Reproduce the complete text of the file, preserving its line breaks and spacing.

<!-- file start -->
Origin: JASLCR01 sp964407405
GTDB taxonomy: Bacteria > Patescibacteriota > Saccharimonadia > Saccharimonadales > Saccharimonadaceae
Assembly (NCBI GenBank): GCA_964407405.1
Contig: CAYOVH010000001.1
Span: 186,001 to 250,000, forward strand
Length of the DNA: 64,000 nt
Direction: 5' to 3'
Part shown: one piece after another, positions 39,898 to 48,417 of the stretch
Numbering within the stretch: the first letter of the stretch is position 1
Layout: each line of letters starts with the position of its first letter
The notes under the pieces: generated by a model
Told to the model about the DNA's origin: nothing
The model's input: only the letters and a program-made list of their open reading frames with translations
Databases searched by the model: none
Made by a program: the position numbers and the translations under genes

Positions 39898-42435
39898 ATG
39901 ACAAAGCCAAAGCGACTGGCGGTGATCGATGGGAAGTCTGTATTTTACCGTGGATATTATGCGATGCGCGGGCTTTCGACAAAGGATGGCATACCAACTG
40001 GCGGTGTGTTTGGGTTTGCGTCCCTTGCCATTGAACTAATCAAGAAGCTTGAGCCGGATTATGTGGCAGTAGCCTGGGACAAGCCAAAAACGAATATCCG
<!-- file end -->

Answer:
Origin: JASLCR01 sp964407405
GTDB taxonomy: Bacteria > Patescibacteriota > Saccharimonadia > Saccharimonadales > Saccharimonadaceae
Assembly (NCBI GenBank): GCA_964407405.1
Contig: CAYOVH010000001.1
Span: 186,001 to 250,000, forward strand
Length of the DNA: 64,000 nt
Direction: 5' to 3'
Part shown: one piece after another, positions 39,898 to 48,417 of the stretch
Numbering within the stretch: the first letter of the stretch is position 1
Layout: each line of letters starts with the position of its first letter
The notes under the pieces: generated by a model
Told to the model about the DNA's origin: nothing
The model's input: only the letters and a program-made list of their open reading frames with translations
Databases searched by the model: none
Made by a program: the position numbers and the translations under genes

Positions 39898-42435
39898 ATG
39901 ACAAAGCCAAAGCGACTGGCGGTGATCGATGGGAAGTCTGTATTTTACCGTGGATATTATGCGATGCGCGGGCTTTCGACAAAGGATGGCATACCAACTG
40001 GCGGTGTGTTTGGGTTTGCGTCCCTTGCCATTGAACTAATCAAGAAGCTTGAGCCGGATTATGTGGCAGTAGCCTGGGACAAGCCAAAAACGAATATCCG